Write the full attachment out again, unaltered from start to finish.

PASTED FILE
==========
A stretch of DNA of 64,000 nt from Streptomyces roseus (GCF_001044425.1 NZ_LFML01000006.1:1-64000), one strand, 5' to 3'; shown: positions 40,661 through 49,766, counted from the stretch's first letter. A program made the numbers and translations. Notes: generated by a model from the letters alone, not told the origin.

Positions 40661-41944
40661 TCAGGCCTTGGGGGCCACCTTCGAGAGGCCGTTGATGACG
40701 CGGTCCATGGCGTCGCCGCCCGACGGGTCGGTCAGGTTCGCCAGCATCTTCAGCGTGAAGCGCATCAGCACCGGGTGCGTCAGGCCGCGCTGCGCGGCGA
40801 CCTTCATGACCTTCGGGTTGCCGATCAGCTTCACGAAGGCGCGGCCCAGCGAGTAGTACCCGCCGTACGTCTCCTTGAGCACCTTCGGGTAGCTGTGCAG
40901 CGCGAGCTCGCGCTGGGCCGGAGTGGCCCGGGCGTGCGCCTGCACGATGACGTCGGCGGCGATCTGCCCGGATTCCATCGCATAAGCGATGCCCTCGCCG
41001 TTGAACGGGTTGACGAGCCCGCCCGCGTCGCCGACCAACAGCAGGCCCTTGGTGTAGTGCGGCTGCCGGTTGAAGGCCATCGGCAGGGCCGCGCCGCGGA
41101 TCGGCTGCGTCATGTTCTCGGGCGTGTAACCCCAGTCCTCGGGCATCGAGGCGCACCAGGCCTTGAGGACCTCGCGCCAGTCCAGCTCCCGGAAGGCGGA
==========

A stretch of DNA of 64,000 nt from Streptomyces roseus (GCF_001044425.1 NZ_LFML01000006.1:1-64000), one strand, 5' to 3'; shown: positions 40,661 through 49,766, counted from the stretch's first letter. A program made the numbers and translations. Notes: generated by a model from the letters alone, not told the origin.

Positions 40661-41944
40661 TCAGGCCTTGGGGGCCACCTTCGAGAGGCCGTTGATGACG
40701 CGGTCCATGGCGTCGCCGCCCGACGGGTCGGTCAGGTTCGCCAGCATCTTCAGCGTGAAGCGCATCAGCACCGGGTGCGTCAGGCCGCGCTGCGCGGCGA
40801 CCTTCATGACCTTCGGGTTGCCGATCAGCTTCACGAAGGCGCGGCCCAGCGAGTAGTACCCGCCGTACGTCTCCTTGAGCACCTTCGGGTAGCTGTGCAG
40901 CGCGAGCTCGCGCTGGGCCGGAGTGGCCCGGGCGTGCGCCTGCACGATGACGTCGGCGGCGATCTGCCCGGATTCCATCGCATAAGCGATGCCCTCGCCG
41001 TTGAACGGGTTGACGAGCCCGCCCGCGTCGCCGACCAACAGCAGGCCCTTGGTGTAGTGCGGCTGCCGGTTGAAGGCCATCGGCAGGGCCGCGCCGCGGA
41101 TCGGCTGCGTCATGTTCTCGGGCGTGTAACCCCAGTCCTCGGGCATCGAGGCGCACCAGGCCTTGAGGACCTCGCGCCAGTCCAGCTCCCGGAAGGCGGA